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Partnership aims to improve emergency care in four remote First Nations
Through his role with the BC Emergency Medicine Network, CHÉOS Scientist Dr. Jim Christenson is part of a project that aims to improve emergency care in four remote Nuu-Chah-Nulth communities through community engagement, partnerships, and research. Below is an article originally published in the Nuu Chah Nulth newspaper.
To improve emergency care for remote First Nations communities, the Nuu-chah-nulth Tribal Council (NTC) partnered with the University of British Columbia’s Department of Emergency Medicine to create Kwiis-hen-niip, meaning “change” in Nuu-chah-nulth.
In collaboration with BC Emergency Health Services, the First Nations Health Authority, Island Health, among others, four Nuu-chah-nulth nations are involved in the project.
Ka:’yu:’k’t’h’/Che:k’tles7et’h’, Hesquiaht, Ahousaht and Tla-o-qui-aht First Nations recently wrapped up the first year of the four-year partnership funded by the Canadian Institutes of Health Research, a federal agency for health research.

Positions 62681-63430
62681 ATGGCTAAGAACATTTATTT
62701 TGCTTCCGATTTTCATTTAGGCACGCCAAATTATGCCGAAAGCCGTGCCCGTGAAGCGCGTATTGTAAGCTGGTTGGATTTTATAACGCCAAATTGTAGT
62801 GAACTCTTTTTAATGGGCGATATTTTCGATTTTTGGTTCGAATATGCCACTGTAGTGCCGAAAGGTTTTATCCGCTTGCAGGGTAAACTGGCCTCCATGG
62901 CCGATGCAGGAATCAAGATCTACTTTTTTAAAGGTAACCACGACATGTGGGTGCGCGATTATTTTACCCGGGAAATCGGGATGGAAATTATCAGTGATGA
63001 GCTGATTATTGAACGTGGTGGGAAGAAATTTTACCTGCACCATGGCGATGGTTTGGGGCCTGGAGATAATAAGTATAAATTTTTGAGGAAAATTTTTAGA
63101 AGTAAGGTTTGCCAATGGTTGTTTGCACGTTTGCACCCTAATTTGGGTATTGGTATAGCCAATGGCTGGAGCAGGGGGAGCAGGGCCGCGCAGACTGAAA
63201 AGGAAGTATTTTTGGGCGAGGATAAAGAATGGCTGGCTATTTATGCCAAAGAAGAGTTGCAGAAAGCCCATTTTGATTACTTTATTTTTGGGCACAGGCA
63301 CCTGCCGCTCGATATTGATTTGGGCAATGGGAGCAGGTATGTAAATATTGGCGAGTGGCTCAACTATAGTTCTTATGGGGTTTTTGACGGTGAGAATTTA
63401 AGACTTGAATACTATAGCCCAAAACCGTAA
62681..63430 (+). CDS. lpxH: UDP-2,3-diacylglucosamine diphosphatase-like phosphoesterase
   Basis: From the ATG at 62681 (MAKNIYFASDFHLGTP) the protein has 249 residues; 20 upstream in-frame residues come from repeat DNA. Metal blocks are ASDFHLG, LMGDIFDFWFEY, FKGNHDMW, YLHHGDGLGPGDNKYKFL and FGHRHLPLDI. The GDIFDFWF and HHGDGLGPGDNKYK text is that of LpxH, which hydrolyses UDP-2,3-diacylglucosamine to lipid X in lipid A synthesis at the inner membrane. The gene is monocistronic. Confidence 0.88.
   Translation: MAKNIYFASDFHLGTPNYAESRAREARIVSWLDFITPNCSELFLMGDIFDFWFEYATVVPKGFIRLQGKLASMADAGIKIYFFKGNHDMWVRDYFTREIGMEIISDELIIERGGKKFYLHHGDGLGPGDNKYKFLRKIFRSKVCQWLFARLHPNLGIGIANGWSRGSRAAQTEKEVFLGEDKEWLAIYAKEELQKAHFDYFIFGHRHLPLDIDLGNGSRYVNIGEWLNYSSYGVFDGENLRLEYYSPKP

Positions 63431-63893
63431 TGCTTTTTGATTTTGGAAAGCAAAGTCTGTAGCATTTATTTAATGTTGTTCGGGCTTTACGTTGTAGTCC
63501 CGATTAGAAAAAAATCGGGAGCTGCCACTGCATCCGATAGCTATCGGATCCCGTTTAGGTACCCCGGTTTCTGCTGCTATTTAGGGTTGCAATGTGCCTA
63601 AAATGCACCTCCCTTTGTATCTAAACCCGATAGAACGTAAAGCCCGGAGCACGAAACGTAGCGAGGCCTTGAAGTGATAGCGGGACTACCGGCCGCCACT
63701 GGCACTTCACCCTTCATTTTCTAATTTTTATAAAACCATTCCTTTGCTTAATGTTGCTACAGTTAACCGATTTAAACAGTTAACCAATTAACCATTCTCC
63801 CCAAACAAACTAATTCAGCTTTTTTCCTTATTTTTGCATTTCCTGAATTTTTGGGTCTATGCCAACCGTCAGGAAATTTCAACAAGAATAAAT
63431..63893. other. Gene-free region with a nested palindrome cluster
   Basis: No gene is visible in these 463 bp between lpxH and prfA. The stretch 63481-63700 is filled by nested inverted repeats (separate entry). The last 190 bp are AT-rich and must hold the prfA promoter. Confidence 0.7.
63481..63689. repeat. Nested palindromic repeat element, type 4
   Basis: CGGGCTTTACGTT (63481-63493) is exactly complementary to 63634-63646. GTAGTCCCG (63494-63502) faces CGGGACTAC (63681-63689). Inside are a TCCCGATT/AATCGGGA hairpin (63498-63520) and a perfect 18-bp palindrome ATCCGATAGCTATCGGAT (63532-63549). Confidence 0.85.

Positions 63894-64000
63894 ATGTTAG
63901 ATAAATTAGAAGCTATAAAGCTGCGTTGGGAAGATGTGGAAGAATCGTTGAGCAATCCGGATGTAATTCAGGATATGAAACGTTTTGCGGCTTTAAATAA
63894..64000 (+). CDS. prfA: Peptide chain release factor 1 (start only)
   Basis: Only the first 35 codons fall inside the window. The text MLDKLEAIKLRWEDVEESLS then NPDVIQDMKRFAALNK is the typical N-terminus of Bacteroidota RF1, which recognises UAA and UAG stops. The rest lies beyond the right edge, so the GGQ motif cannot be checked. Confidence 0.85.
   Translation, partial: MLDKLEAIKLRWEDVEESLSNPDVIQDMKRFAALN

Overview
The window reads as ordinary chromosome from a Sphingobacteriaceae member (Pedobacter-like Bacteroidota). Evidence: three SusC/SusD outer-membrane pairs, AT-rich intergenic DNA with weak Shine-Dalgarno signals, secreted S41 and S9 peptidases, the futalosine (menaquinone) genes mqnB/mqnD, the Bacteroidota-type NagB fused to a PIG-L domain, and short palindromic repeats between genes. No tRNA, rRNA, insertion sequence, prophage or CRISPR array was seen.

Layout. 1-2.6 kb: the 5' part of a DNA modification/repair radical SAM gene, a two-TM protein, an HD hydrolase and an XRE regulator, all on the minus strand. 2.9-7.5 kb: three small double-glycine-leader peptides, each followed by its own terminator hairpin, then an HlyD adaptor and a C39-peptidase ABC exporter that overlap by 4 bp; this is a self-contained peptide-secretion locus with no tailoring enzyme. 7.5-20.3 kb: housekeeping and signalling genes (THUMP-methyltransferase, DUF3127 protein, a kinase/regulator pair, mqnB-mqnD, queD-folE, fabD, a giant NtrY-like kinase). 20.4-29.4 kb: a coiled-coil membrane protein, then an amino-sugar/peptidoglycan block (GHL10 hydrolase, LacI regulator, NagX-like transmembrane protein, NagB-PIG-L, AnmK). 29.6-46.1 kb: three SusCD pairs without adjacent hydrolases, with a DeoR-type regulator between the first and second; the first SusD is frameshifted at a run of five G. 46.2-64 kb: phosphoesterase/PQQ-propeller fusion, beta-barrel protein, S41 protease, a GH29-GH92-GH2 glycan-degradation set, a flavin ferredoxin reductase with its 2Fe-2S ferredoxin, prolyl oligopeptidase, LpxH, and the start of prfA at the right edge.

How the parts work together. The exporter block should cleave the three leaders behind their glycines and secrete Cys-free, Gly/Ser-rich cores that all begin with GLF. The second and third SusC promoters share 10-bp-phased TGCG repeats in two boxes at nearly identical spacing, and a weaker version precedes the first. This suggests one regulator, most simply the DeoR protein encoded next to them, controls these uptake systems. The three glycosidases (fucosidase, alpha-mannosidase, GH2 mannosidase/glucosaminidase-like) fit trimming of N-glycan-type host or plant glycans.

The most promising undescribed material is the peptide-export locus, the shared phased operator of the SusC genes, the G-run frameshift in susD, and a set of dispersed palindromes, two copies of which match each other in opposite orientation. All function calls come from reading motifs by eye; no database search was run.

Based on community-identified needs, Kwiis-hen-niip aims to improve emergency care through enhanced support for first responders, community readiness, patient transport and communications.
Most recently, all four nations were tasked to appoint a first responder coordinator that is responsible for supporting programming and training to bolster emergency response within their communities.
Bernard Charleson is Hesquiaht’s first responder coordinator and emergency operations coordinator (EOC).
As the EOC, Charleson collaborates with other first responder coordinators from the neighbouring nations involved with the project. He’s expected to participate in regular first responder meetings, help to create a system for collecting information on first responders call-outs, as well as identify equipment, supply and training needs.
“We’re the kind of people that ask a lot of questions and bother a lot of people until we get an answer,” he said.
Hesquiaht’s on-reserve community is located at Hot Springs Cove. It takes around two and a half hours for members to travel to Tofino, he said.
“We don’t have regular doctor visits,” said Charleson. “It is a little bit of work coordinating flights and emergencies and supplies.”
While Charleson said the nation’s remote location helped to keep the community safe from COVID-19, it did pose other challenges, such as food supply shortages.
View the full article here on CHÉOS News | Partnership aims to improve emergency care in four remote First Nations